Dana rolled over and laid the length of her naked skin against Ross’s and breathed in the joy of having him beside her. “A gentle female rain after a long dry spell,” she whispered. “Ahhhhh!”
Suddenly the tent was yanked, battered and pulled down over the rocks and into the icy water. It collapsed around them. Ross thrashed and clawed at the fabric beside her. Wet tent closed over her face. Dana scrambled for the zipper, found it, fought with it, but it stuck in her hand. She yanked and yanked, lungs burning, but it wouldn’t budge.
Tuesday, May 31, 2005
Part 1, part 28
“She favors her mother,” Ross answered, unbuttoning Dana’s top button.
“No, she looks like more like you,” Dana said, twisting slightly to allow Ross access to the next button.
“She said she had her own boat, does she fish alone?”
“She has a partner now, but she fished alone for a few years. It’s in her blood.”
“Is there enough fish out there for all of you? Mmmm, Ross, oh.”
“Leave her and the fish back at Dorothy’s for now.”
“Is that a flashlight or . . .”
“Yes, I am happy to see you,” he murmured, stroking her soft skin. “Very happy. I’d like to see a little more of you, in fact.”
Dana reached over and unzipped the tent.
Monday, May 30, 2005
“Is this one of your etchings?” Dana asked, with some trepidation. It was a large delicate piece, utterly beautiful.
“These are all hers,” Ross said, with an note of obvious pride in his voice. Dana felt a little stab of something that felt almost like jealousy. Stupid. Stupid, she thought. I’m letting everyone talk me into something that isn’t even there. She let out a long sigh, and Ross and Dorothy both turned to look at her.
“I wish I were this artistic,” she said, trying to hide the real source of her pain. She did wish she were more artistic. She would have loved to have done the work that Dorothy had done. She walked around the living room, family room, dining room and kitchen, and down the hall, admiring the elegant pieces. They were an eclectic work of posters, photographs, drawings and etchings, differing in style but with a common thread or "voice."
“You might not want to view the bedroom etchings, if they’re the same as they were,” Ross said.
“Certainly she would, they’re among my best,” Dorothy said, urging Dana forward. Dana wanted to turn and run, but she allowed herself to be propelled into the bedroom. It was a spacious room with floor to ceiling windows that looked out over
Sunday, May 29, 2005
part 1, part 26
And don’t let yours always be too low,” Dorothy snapped back.
I shouldn’t have come here, Dana thought. She got the willies in the pit of her stomach. This is too much like home.
“Bucky was a wonderful father, a hard worker and a good provider, but don’t be getting interested in him. You’ll regret it, I promise.”
“I’m just here for a couple weeks doing some research. I don’t even live in
“Simon seemed to think there was some chemistry going on. I don’t recommend it, for your own good. Seriously.” Ross was studying his shoes. “He has a terrible temper and a fondness for the demon liquor. And tells stupid jokes, to boot.”
“I’ve never heard him tell a joke at all.” Dana said, not knowing how to respond to this conversational thread.
“He’s probably trying not to scare you off.”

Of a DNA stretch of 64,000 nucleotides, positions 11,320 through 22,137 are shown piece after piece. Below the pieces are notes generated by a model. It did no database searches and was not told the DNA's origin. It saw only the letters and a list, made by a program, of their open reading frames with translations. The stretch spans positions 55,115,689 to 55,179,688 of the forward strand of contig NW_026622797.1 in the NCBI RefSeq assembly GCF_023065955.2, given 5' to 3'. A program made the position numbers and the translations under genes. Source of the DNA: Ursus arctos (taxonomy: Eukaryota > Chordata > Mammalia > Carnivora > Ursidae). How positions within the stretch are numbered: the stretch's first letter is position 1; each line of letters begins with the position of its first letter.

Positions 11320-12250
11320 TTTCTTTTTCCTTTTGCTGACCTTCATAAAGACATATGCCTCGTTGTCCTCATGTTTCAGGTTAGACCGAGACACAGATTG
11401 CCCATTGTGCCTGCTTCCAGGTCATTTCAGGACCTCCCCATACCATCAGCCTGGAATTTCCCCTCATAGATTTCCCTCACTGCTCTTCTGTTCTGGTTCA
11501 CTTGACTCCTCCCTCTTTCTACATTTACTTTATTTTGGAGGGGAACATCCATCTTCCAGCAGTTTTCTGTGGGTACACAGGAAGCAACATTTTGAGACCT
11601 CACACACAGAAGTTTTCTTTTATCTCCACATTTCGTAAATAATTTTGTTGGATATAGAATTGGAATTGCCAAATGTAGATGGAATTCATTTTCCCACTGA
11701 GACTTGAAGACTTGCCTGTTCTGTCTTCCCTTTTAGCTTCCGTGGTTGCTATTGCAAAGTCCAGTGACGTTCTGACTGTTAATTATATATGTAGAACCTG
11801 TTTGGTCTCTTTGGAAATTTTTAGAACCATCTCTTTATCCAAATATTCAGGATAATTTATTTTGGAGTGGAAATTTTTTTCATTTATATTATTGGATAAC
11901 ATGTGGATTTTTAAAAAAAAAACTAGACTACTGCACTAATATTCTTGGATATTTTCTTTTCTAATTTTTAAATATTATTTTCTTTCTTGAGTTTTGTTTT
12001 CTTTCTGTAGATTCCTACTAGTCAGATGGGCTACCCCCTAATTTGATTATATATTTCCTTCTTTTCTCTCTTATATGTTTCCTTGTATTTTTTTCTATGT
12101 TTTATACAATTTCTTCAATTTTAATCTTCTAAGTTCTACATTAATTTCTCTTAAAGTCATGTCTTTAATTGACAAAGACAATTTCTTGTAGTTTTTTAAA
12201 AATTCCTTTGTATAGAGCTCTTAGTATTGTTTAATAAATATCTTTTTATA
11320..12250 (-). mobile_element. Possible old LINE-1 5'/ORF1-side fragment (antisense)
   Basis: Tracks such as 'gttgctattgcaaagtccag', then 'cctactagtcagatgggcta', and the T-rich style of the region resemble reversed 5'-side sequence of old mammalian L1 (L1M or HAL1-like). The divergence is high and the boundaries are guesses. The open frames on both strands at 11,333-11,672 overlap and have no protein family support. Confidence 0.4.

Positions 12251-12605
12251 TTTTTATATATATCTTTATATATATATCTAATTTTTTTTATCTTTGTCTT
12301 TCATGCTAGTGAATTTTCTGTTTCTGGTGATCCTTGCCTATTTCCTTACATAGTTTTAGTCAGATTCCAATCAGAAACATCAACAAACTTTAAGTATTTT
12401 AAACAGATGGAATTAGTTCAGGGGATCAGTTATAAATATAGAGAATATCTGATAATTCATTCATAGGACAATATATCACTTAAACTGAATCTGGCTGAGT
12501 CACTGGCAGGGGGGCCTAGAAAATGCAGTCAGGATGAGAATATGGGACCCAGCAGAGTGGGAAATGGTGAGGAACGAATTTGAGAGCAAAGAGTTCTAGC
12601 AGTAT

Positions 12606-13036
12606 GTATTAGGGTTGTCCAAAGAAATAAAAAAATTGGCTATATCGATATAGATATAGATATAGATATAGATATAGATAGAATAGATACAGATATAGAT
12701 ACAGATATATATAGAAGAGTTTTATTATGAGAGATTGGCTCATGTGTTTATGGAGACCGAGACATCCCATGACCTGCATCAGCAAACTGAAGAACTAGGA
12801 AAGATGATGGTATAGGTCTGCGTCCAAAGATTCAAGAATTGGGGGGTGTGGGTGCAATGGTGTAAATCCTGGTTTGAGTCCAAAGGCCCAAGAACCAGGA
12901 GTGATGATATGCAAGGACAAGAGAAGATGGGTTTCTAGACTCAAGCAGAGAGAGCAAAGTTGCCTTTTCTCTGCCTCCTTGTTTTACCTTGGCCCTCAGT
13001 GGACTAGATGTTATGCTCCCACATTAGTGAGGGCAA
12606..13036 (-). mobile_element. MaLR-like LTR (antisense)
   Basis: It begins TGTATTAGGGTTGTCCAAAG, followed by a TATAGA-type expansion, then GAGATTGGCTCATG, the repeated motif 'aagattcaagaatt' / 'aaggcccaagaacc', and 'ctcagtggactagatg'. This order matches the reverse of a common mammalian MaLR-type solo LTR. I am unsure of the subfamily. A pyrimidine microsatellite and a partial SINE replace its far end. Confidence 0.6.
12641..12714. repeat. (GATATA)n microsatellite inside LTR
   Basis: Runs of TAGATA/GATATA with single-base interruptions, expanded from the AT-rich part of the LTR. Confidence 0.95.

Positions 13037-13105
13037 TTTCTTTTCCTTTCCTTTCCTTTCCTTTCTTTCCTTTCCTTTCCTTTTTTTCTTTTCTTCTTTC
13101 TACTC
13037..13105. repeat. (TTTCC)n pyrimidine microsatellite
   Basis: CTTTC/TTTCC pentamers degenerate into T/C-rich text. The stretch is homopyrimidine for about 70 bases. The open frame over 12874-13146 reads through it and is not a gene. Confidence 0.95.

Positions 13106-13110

Saturday, May 28, 2005
“That’s Billy Owens,” Ross whispered to Dana, pointing to a small black and white picture of a boy grinning at the camera, holding up a string of fish. Dorothy was out of the room getting them drinks. “Of course, it wasn’t there when I lived here.”
“Looks like Simon.”
“His Dad. I adopted him, of course.” Dorothy came into the room with a tray.
“And he was a wonderful father. To all four of our children.”
“Dorothy always did have supersonic ears,” Ross remarked.
“Four?” asked Dana. She imagined she shouldn’t, for some reason, but the remark seemed to warrant it.
Dorothy pointed to a picture where four children sat side by side on the steps of what looked like a museum or church. Boy girl boy girl, each one half a head smaller than the next. “Simon, Yllsa, Willie and Yvonya. Yvonya drowned in the same accident that injured Willie,” Dorothy said. Her voice was matter of fact, but a little flat. Dana looked up at her. Her face was pained.
Dana looked at Ross. He was studying the hands in his lap.
“Willie’s getting better, though,” Dorothy added.
“Don’t let your expectations get too high, honey,” Ross said.
Friday, May 27, 2005
Camping, The Pinery
Discovery at Little
“There’s Dorothy,” Ross said, pointing. A sailboat, leaning steeply, turned toward them. A tanned woman hung over the upper side. She waved gaily, and brought the boat up, tossing anchor. She dove and was beside them in an instant.
“This must be Dana,” she said, extending her hand, smiling broadly. Dana held out her hand, surprised. The woman, who must have been Ross’s age, looked twenty years his junior, and hers. She was slender and strong, and there was no loose flab on her upper arms. She looked as if she had never had children, but if Willie was their youngest son, she had to have had at least two. Simon, she thought. Simon was also her son. He looked just like her. She would have guessed him to be younger than Willie, but he must be older. Must have inherited some of her youthful genes and vigor.
“Nice to meet you,” Dorothy was saying. “The boys told me of your unexpected arrival on Little Hog Island and your interest in the terns.”
Dana refocused her eyes. They had been slipping off for a moment.
“And they said that Glenn had shot a hole or two in your kayak, that must have been upsetting,” she continued, cheerfully.